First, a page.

(3) The capacity and disposition of each party to provide the child with food, clothing, medical care, and other material needs.
(4) The length of time the child has lived in a stable, adequate environment, and the desirability of maintaining continuity of that environment.
(5) The permanence, as a family unit, of the existing or proposed custodial home or homes.
(6) The moral fitness of each party, insofar as it affects the welfare of the child.
[2014 1318 La.App. 1 Cir. 5] (7) The mental and physical health of each party.
(8) The home, school, and community history of the child.
(9) The reasonable preference of the child, if the court deems the child to be of sufficient age to express a preference.
(10) The willingness and ability of each party to facilitate and encourage a close and continuing relationship between the child and the other party.
(11) The distance between the respective residences of the parties.
(12) The responsibility for the care and rearing of the child previously exercised by each party.

The list of factors set forth in La. C.C. art. 134 is non-exclusive, and the determination as to the weight to be given

Page 441

each factor is left to the discretion of the trial court. La. C.C. art. 134, comment (b), Revision Comments-1993. Thus, the trial court is in the best position to ascertain the best interest of the child given each unique set of circumstances. Accordingly, a trial court's determination of custody is entitled to great weight and will not be reversed on appeal unless an abuse of discretion is clearly shown. Major, 849 So.2d at 550.

In this case, and as in most child custody cases, the trial court's determination was based heavily on factual findings. It is well settled that an appellate court cannot set aside a trial court's findings of fact in the absence of manifest error or unless those findings are clearly wrong. Rosell v. ESCO, 549 So.2d 840, 844 (La. 1989). If the findings are reasonable in light of the record reviewed in its entirety, an appellate court may not reverse those findings even though convinced that had it been sitting as the trier of fact, it would have weighed the evidence differently. Id. In order to reverse a fact finder's determination of fact, an appellate court must review the record in its entirety and (1) find that a reasonable factual basis does not exist for the finding, and (2) further determine [2014 1318 La.App. 1 Cir. 6] that the record establishes that the fact finder is clearly wrong or manifestly erroneous. Stobart v. State, DOTD, 617 So.2d 880, 882 (La. 1993).

There is a distinction between the burden of proof needed to change a custody plan ordered pursuant to a considered decree and of that needed to change a custody plan ordered pursuant to a non-considered decree. See Evans, 708 So.2d at 738. A " considered decree" is an award of permanent custody in which the trial court receives evidence of parental fitness to exercise care, custody, and control of children. Major, 849 So.2d at 551. By contrast, a non-considered decree or uncontested decree is one in which no evidence is presented as to the fitness of the parents, such as one that is entered by default, by stipulation or consent of the parties, or is otherwise not contested. See Major, 849 So.2d at 552.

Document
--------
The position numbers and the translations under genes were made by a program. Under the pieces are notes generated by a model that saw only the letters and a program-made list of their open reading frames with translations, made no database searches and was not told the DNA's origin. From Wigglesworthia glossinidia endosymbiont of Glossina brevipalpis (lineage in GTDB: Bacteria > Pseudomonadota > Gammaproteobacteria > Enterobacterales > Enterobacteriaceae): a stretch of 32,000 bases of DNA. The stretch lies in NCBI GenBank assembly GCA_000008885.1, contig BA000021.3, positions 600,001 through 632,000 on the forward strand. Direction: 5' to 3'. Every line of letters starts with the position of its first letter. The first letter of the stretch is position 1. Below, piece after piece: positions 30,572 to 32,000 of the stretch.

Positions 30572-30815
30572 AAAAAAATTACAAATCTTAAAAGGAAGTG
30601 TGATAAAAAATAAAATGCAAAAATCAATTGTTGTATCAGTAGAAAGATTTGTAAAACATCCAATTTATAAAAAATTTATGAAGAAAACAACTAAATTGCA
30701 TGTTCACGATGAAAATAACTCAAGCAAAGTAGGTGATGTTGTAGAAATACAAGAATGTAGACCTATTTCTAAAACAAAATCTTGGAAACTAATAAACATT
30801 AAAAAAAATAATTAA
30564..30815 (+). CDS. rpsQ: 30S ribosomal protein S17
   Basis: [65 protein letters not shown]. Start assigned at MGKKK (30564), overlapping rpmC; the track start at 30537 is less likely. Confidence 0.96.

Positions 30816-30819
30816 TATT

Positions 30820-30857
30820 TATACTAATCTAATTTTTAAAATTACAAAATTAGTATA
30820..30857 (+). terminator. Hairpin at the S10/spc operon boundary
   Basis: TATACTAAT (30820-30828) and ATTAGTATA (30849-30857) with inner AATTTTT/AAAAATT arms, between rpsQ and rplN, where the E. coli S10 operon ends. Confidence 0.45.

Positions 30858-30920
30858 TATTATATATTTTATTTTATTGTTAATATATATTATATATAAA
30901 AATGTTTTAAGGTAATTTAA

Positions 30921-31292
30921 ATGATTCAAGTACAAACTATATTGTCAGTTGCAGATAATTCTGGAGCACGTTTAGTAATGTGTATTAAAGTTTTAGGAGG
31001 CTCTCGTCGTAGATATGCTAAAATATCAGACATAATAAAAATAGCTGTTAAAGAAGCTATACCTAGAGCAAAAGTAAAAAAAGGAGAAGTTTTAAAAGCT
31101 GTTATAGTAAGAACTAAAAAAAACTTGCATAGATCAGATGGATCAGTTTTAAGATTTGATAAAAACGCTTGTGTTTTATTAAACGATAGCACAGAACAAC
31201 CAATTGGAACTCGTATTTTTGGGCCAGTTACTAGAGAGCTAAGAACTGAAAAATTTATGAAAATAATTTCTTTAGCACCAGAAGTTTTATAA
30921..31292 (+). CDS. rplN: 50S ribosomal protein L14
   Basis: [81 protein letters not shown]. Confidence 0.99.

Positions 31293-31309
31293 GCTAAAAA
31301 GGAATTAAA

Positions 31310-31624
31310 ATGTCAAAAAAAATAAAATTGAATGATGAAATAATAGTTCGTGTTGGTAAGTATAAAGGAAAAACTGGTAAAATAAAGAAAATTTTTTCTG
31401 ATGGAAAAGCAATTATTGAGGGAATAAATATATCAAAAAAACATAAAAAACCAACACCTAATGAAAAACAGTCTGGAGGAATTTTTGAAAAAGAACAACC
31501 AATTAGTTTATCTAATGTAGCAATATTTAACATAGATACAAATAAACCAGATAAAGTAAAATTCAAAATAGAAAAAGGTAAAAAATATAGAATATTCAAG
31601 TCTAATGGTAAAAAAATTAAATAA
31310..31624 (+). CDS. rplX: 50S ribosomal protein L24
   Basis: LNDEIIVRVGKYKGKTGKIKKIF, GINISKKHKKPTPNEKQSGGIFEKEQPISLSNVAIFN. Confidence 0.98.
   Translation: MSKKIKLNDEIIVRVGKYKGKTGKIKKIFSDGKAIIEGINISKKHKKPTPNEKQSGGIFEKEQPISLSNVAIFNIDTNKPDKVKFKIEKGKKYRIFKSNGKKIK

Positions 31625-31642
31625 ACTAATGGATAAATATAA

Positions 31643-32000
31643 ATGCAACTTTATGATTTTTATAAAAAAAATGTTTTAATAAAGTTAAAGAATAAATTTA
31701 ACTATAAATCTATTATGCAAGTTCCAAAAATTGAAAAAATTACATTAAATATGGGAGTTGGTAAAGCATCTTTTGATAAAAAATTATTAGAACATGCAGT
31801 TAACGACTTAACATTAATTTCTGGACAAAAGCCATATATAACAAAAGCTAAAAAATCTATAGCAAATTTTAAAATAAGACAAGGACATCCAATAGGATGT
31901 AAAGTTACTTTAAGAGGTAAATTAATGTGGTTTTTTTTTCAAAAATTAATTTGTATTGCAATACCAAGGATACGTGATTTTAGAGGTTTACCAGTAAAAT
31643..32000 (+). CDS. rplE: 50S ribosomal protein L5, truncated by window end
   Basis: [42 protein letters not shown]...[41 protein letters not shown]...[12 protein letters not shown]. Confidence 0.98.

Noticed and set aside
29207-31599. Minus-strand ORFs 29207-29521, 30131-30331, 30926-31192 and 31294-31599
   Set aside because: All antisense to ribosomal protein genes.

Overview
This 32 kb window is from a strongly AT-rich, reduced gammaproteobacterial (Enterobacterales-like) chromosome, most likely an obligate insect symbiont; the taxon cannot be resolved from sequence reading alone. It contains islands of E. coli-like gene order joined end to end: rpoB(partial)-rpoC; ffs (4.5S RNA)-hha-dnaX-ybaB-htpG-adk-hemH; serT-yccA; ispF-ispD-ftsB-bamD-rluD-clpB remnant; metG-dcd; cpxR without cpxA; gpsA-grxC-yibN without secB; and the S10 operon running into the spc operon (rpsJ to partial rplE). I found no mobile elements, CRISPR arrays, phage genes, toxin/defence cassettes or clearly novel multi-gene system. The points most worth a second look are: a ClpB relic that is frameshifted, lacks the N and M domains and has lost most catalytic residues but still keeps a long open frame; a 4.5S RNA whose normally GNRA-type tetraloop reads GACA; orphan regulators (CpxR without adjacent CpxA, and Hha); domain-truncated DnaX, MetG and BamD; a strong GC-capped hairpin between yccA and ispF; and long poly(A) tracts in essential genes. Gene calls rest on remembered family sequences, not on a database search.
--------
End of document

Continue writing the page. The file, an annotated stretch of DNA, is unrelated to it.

In this case, there is no dispute that the underlying custody decree--the September 3, 2013 custody decree--was a considered decree, as it was rendered following a trial wherein the trial court received evidence of parental fitness regarding Ryan and Christina Distefano's ability to exercise care for their minor children. Once a considered decree of permanent custody has been rendered by a court, the proponent of the change bears the heavy burden of proving that a change of circumstances has occurred, such that the continuation of the present custody arrangement is so deleterious to the child as to justify a modification of the custody decree, or of proving by clear and convincing evidence that the harm likely caused by a change of environment is substantially outweighed by its advantages to the child. Bergeron v. Bergeron, 492 So.2d 1193, 1200 (La.1986); see also Mulkey v. Mulkey, 2012-2709 (La. 5/7/13), 118 So.3d 357, 364-365.

Therefore, in order to modify the custody plan, Christina Distefano had to prove, and the trial court had to find: (1) that a material change in circumstances had occurred since the rendition of the September 3, 2013 custody decree and (2) that the burden of proof set forth in Bergeron had been met, i.e., that the [2014 1318 La.App. 1 Cir. 7] continuation of the present custody plan was so deleterious to the children so as to justify a modification of the custody decree or that the harm likely to be caused by a change of environment was substantially outweighed by its advantages to the children. See Mulkey, 118 So.3d at 365.

Page 442

On appeal, Ryan Distefano argues that Christina Distefano failed to prove that there had been a material change in circumstances since the rendition of the September 3, 2013 custody decree. However, Christina Distefano submits that she satisfied this aspect of her burden of proof by establishing that since the rendition of the September 3, 2013 custody decree, she had relocated her residence to the same neighborhood as Ryan Distefano in an effort to make the logistics of rearing the children from separate homes as seamless as possible. Christina Distefano also submits that the evidence established that the minor child A.B.D. had been diagnosed with attention deficit disorder, A.B.D. had experienced a decrease in academic standing, and Ryan Distefano had " abused his 'authority' as the domiciliary parent."